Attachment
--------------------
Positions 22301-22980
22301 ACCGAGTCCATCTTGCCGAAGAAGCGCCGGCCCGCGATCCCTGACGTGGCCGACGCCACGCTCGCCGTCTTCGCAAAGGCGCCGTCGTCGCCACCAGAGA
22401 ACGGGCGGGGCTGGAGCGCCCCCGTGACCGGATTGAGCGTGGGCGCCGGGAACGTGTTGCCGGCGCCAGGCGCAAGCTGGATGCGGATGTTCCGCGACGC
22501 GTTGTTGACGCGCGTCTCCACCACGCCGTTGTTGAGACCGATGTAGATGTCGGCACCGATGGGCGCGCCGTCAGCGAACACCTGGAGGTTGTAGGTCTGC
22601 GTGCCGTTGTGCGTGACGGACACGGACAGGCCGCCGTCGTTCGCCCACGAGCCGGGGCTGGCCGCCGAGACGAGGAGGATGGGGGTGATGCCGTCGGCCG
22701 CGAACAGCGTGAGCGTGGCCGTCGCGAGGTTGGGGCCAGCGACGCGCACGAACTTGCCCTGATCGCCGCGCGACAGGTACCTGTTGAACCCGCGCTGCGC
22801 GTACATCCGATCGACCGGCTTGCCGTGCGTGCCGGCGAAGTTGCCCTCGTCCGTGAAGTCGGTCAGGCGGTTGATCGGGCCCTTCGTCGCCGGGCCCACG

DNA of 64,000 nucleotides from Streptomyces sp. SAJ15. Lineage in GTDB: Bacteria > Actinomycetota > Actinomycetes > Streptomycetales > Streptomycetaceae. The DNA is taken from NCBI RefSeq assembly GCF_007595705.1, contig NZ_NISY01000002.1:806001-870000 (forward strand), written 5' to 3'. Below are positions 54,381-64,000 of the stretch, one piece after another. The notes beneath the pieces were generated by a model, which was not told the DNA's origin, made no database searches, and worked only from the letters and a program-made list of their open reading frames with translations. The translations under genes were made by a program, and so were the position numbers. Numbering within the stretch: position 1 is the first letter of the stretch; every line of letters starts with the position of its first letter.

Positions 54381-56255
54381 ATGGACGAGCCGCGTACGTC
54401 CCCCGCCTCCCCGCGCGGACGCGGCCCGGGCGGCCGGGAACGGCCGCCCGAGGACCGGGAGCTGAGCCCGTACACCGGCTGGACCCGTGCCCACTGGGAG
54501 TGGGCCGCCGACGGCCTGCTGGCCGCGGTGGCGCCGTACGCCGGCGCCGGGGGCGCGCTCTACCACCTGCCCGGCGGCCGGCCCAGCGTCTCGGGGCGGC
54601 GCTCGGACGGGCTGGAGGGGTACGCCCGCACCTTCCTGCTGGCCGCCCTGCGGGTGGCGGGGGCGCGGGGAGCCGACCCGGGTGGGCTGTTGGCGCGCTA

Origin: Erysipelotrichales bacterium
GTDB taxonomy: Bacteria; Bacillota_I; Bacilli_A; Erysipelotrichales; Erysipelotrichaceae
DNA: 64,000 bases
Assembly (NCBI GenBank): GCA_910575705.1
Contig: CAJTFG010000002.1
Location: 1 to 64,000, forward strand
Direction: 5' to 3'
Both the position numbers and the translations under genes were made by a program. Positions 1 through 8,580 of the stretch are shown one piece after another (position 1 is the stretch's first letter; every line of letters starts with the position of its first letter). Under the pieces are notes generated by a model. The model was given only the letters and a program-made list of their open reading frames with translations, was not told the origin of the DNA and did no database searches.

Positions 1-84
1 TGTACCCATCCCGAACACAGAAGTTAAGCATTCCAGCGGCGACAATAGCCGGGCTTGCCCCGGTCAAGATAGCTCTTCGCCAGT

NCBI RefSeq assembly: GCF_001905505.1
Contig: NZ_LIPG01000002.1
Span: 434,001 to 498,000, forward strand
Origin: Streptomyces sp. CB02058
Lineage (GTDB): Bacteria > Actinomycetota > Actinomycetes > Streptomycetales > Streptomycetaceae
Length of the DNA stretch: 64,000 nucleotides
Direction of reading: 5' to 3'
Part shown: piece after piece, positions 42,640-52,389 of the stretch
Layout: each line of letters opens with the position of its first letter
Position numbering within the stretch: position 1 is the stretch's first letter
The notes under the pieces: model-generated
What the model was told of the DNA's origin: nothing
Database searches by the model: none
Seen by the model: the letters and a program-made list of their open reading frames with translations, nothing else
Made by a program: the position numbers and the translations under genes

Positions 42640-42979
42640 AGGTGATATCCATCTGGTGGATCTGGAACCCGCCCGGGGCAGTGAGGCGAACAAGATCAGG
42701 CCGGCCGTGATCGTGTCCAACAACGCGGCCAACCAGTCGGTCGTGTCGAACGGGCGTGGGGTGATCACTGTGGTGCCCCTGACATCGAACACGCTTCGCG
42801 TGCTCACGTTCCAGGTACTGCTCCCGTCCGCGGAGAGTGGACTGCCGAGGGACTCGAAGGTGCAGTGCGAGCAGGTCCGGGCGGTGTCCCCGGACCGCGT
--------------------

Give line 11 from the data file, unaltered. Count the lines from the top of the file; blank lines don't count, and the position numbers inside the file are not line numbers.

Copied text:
54401 CCCCGCCTCCCCGCGCGGACGCGGCCCGGGCGGCCGGGAACGGCCGCCCGAGGACCGGGAGCTGAGCCCGTACACCGGCTGGACCCGTGCCCACTGGGAG